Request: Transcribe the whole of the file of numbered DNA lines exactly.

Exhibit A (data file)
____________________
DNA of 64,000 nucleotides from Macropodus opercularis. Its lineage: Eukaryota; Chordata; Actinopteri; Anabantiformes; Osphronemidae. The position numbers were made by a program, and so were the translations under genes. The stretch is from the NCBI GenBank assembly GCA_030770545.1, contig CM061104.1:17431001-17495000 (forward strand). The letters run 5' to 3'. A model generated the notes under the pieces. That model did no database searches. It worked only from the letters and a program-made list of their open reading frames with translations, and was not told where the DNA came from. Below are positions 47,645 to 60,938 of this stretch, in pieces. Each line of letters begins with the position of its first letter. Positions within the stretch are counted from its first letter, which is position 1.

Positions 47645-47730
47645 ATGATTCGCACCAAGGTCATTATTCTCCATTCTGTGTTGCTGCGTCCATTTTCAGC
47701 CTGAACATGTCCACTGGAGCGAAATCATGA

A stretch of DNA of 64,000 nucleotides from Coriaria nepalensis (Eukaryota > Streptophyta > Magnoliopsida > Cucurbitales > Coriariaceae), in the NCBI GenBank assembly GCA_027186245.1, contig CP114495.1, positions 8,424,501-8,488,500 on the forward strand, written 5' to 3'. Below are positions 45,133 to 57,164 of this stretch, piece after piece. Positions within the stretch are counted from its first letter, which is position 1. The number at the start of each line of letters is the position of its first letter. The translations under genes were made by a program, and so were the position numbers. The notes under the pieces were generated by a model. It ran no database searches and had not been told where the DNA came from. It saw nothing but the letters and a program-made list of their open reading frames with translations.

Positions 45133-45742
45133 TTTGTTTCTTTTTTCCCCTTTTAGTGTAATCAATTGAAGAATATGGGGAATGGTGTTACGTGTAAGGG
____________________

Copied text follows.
DNA of 64,000 nucleotides from Macropodus opercularis. Its lineage: Eukaryota; Chordata; Actinopteri; Anabantiformes; Osphronemidae. The position numbers were made by a program, and so were the translations under genes. The stretch is from the NCBI GenBank assembly GCA_030770545.1, contig CM061104.1:17431001-17495000 (forward strand). The letters run 5' to 3'. A model generated the notes under the pieces. That model did no database searches. It worked only from the letters and a program-made list of their open reading frames with translations, and was not told where the DNA came from. Below are positions 47,645 to 60,938 of this stretch, in pieces. Each line of letters begins with the position of its first letter. Positions within the stretch are counted from its first letter, which is position 1.

Positions 47645-47730
47645 ATGATTCGCACCAAGGTCATTATTCTCCATTCTGTGTTGCTGCGTCCATTTTCAGC
47701 CTGAACATGTCCACTGGAGCGAAATCATGA

A stretch of DNA of 64,000 nucleotides from Coriaria nepalensis (Eukaryota > Streptophyta > Magnoliopsida > Cucurbitales > Coriariaceae), in the NCBI GenBank assembly GCA_027186245.1, contig CP114495.1, positions 8,424,501-8,488,500 on the forward strand, written 5' to 3'. Below are positions 45,133 to 57,164 of this stretch, piece after piece. Positions within the stretch are counted from its first letter, which is position 1. The number at the start of each line of letters is the position of its first letter. The translations under genes were made by a program, and so were the position numbers. The notes under the pieces were generated by a model. It ran no database searches and had not been told where the DNA came from. It saw nothing but the letters and a program-made list of their open reading frames with translations.

Positions 45133-45742
45133 TTTGTTTCTTTTTTCCCCTTTTAGTGTAATCAATTGAAGAATATGGGGAATGGTGTTACGTGTAAGGG